What Are the Best Hearing Aid Options for Children?

Hearing loss can affect anyone at any stage of their life.

This is true of children as well. Hearing impairments affect the auditory system, reducing an individual's ability to hear and interpret sounds and speech. 

Depending on the hearing loss, hearing impairments can be temporary or permanent.

Temporary causes typically arise from serious ear infections, but antibiotics have proven effective treatments.  

Thankfully, treatment options are available even if your child’s hearing loss is permanent. Amplification devices like hearing aids help restore some hearing. 

Hearing aid options for children vary by type, size, cost, and much more. Here, we help give you the information you need to choose the best option for your child’s hearing aids. 

What Causes Hearing Loss in Children?

According to data by the National Institute on Deafness and Other Communication Disorders (NIDCD), roughly two to three out of every 1,000 young children in the United States are born with some detectable level of hearing loss in one or both ears. 

In children, hearing loss can be unilateral, affecting only one ear, or bilateral, affecting both.

The degree of hearing loss can vary as well, ranging from mild to profound hearing loss. Sadly, even mild hearing loss can disrupt a child’s language development and communication skills. 

Congenital Hearing Loss 

Hearing loss at birth is congenital hearing loss.

While the exact causes can be difficult to diagnose or determine, common causes for hearing loss at birth include:

  • Low birth weight 
  • Injuries at birth
  • Infections
  • Maternal diabetes 
  • Premature birth
  • Alcohol or drug use while pregnant

Hereditary factors remain one of the most prevalent causes of congenital hearing loss.

In children, genetic hearing loss can occur at birth or later in development.

What Are the Types of Hearing Loss in Children?

There are several types of hearing loss seen in children.

Let’s look at the most common, including frequent ear infections and conductive and sensorineural hearing loss. 

Conductive Hearing Loss

Conductive hearing loss is often a result of trauma to the structures of the inner ear or obstruction in the ear canal.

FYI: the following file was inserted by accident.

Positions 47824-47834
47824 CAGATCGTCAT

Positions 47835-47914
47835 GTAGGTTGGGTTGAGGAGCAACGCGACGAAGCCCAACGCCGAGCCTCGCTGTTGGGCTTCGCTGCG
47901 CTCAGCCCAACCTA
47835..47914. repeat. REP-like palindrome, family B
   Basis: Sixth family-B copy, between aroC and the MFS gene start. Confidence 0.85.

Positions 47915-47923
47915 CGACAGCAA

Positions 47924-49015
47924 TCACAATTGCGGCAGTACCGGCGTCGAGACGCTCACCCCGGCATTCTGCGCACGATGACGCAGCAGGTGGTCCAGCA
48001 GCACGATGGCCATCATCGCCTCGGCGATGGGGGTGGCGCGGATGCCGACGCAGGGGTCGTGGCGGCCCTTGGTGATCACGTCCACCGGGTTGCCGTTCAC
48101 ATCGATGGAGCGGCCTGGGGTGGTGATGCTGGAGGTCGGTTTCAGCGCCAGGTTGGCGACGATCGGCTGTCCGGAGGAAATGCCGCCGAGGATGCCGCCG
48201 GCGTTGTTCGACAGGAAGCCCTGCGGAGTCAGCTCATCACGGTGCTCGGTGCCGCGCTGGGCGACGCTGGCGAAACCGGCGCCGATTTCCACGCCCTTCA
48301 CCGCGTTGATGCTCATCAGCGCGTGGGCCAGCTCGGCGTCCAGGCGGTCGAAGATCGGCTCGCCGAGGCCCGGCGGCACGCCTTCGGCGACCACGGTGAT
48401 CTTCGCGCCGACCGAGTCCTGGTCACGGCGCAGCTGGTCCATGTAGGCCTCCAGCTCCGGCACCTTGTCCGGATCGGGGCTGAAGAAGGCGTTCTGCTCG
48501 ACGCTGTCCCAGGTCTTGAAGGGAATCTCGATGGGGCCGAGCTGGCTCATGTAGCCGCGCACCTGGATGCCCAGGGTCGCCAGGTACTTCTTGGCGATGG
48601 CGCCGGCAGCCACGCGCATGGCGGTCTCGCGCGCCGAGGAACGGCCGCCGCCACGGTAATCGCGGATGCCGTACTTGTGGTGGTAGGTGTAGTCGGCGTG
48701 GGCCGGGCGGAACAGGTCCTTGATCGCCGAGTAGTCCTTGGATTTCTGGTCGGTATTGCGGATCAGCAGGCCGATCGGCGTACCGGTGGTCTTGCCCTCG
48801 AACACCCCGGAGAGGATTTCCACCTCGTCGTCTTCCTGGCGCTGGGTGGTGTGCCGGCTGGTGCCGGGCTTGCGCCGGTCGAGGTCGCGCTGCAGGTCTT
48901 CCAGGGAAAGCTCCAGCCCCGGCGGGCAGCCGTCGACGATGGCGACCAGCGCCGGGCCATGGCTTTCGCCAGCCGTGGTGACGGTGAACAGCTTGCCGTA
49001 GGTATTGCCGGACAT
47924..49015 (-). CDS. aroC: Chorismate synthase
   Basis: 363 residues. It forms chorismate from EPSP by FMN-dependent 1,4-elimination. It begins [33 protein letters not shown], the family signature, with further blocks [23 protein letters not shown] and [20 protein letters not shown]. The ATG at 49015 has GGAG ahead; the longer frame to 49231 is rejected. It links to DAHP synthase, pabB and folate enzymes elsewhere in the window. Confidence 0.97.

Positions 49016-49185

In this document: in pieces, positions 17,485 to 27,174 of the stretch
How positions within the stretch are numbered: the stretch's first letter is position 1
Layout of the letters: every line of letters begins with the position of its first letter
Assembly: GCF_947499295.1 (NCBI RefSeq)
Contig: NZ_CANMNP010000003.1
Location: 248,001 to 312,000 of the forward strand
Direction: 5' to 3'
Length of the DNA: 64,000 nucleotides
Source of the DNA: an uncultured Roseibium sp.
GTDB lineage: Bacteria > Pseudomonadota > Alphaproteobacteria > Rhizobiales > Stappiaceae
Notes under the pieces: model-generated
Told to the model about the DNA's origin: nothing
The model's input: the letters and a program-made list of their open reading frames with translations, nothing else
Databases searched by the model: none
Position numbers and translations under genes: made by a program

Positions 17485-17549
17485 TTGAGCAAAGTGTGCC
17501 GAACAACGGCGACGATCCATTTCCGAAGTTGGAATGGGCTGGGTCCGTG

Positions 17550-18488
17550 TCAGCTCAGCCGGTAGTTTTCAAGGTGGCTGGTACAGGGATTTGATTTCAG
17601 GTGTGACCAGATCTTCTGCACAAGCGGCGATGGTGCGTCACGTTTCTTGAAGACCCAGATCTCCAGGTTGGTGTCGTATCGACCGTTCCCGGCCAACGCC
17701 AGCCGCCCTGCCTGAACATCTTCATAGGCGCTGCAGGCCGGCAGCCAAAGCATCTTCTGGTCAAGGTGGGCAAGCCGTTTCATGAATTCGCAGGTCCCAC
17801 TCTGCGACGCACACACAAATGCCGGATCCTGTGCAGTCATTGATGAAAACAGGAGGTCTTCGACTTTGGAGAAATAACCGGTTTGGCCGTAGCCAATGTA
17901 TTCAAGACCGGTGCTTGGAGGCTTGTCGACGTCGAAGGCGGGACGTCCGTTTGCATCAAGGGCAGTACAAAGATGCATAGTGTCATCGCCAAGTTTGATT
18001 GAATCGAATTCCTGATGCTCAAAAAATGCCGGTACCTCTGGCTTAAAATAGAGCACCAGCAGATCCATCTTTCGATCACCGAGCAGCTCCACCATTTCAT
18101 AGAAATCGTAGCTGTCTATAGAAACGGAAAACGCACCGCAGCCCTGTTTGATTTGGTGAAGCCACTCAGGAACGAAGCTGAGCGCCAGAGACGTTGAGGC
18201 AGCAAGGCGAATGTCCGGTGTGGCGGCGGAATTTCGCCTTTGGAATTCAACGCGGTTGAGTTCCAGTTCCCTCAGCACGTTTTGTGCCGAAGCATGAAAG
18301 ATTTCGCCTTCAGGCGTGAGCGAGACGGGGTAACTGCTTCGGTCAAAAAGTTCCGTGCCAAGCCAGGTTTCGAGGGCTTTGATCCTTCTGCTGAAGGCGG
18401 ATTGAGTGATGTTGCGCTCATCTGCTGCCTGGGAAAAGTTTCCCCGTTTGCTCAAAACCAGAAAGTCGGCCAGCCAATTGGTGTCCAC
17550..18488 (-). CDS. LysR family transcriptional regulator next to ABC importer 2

Either way, sounds cannot pass through the outer ear to the middle and inner ear. This hearing loss can be temporary or permanent.

Common causes of conductive hearing loss can include:

  • Items obstructing the ear canal are very common among small children.
  • Blockage of earwax (cerumen) in the ear canals.
  • Fractures to the bones in the middle ear (ossicles).

Ear Infections

One common cause of hearing loss in children is otitis media, infection and inflammation of the middle ear behind the eardrum.

Fluid build-up from inflammation can block sound vibrations from entering the inner ear.

The result is hearing loss. 

Typically, this hearing loss is only temporary.

But, when otitis media is left untreated or occurs repeatedly, lasting damage can result in permanent hearing loss. In many cases, ear tubes are an effective intervention to treat chronic infections. 

Sensorineural Hearing Loss

Sensorineural hearing loss is a more common condition than conductive hearing loss.

However, it is typically the result of aging as the auditory system degenerates over time. 

It also occurs due to damage to the inner ear structures, like the hair cells, cochlea, or the auditory nerve. In conjunction with aging, this can happen after years of exposure to loud noises and environments.

Other causes of sensorineural hearing loss can include:

  • Ménière's disease, autoimmune inner ear disease, tumors, or cochlear otosclerosis.
  • Ototoxic medications can also cause sensorineural hearing loss. 

Hearing devices like hearing aids and cochlear implants are the most common treatment options for sensorineural hearing loss.

What Makes Hearing Aids Different for Children?